IIS currently supports HTTP/2 only over TLS. When making an HTTPS connection to a web server running IIS on Windows 10, HTTP/2 is used if the client and server both support it. In IIS, we’ve implemented HTTP/2 as transparently as possible – you shouldn’t need to change anything in your application for HTTP/2 to work. Certain HTTP/1.1 optimizations (domain sharding, inlining, etc.) are no longer recommended in HTTP/2, though, so you should plan to remove these in the future.

What about push?

Since Server Push is a new feature in HTTP/2, there are new APIs that you need to call to take advantage of it. When you call the PushPromise API in ASP.NET or the HttpDeclarePush API from an IIS native module, you provide the URL and optional request headers for the request you anticipate the client making. If push is supported by the underlying connection, two things happen:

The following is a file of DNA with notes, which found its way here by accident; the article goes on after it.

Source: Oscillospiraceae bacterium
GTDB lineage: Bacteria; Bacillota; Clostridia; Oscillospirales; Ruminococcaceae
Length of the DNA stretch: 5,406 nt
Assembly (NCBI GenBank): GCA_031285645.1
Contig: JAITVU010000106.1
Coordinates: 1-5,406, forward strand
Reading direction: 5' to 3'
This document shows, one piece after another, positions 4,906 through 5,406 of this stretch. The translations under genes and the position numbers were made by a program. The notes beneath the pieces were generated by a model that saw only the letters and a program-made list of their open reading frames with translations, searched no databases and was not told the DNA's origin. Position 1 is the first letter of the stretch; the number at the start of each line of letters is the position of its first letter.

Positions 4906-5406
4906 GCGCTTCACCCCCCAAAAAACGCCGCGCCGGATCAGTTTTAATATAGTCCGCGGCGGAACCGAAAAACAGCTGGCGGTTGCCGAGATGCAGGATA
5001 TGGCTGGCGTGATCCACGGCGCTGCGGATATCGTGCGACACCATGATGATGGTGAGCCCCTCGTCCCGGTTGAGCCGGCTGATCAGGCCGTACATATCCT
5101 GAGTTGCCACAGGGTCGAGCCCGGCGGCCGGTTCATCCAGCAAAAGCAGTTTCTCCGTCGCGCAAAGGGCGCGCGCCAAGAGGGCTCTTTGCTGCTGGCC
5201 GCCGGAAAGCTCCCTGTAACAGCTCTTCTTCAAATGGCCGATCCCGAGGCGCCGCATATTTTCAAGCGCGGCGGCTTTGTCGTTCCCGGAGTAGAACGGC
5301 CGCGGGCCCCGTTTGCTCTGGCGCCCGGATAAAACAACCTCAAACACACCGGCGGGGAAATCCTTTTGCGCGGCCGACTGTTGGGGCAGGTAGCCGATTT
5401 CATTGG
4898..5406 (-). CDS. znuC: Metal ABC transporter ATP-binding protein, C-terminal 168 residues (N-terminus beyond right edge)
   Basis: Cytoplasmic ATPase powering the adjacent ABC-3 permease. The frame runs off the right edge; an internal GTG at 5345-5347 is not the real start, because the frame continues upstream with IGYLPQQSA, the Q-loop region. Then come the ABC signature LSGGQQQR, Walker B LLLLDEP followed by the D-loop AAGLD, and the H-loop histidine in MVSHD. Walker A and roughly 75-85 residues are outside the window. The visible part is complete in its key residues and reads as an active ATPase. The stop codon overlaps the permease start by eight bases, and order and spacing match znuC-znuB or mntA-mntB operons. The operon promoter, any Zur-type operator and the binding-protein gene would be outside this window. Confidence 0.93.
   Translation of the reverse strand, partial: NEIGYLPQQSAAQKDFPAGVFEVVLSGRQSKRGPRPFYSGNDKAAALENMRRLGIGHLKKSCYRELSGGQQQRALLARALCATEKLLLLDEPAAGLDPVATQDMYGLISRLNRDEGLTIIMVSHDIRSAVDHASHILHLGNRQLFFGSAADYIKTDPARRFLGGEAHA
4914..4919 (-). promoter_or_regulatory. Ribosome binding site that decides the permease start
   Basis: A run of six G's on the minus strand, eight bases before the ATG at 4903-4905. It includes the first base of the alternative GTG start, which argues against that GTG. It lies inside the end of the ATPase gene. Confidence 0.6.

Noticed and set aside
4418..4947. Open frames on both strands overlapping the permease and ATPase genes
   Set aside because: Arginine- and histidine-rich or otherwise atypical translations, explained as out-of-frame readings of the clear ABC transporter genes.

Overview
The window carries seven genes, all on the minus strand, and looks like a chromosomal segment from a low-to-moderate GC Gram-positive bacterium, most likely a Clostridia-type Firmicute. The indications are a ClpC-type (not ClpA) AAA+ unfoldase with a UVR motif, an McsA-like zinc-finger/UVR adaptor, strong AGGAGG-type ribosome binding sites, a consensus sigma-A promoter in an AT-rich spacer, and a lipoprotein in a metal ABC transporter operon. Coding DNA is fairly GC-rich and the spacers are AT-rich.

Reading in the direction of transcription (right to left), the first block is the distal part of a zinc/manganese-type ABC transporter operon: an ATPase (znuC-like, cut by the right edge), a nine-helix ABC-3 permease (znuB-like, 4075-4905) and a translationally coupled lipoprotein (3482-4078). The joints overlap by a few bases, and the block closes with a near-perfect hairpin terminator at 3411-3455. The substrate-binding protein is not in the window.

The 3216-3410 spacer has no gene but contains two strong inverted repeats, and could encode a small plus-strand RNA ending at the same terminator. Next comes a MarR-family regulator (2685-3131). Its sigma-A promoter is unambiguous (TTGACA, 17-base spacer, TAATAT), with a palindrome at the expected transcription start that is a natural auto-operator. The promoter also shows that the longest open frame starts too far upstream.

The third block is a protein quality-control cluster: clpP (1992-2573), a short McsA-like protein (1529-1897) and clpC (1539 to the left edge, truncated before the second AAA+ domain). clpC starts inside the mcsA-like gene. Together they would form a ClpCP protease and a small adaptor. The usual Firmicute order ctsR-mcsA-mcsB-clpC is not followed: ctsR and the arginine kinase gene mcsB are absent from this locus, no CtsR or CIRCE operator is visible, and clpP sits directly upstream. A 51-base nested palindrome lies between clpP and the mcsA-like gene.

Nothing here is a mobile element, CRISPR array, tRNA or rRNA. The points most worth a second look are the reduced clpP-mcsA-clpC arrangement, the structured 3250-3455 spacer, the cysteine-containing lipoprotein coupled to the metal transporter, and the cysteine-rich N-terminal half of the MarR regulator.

• A PUSH_PROMISE is sent to the client, so the client can check whether the resource already exists in the cache
  • A new request is added to the request queue for the pushed resource

If the underlying connection doesn’t support push (client disabled push, or HTTP/1.1 client), the call does nothing and returns success, so you can safely call the API without needing to worry about whether push is allowed.

IIS Settings

There are no new IIS configuration settings specific to HTTP/2.

In a previous Windows Server 2016 Tech Preview blog post, there was a mention of setting a ‘DuoEnabled’ registry key. This is no longer required. As mentioned above, provided the client and server configuration supports HTTP/2, then IIS will use HTTP/2 (or fallback to HTTP/1.1 if not possible).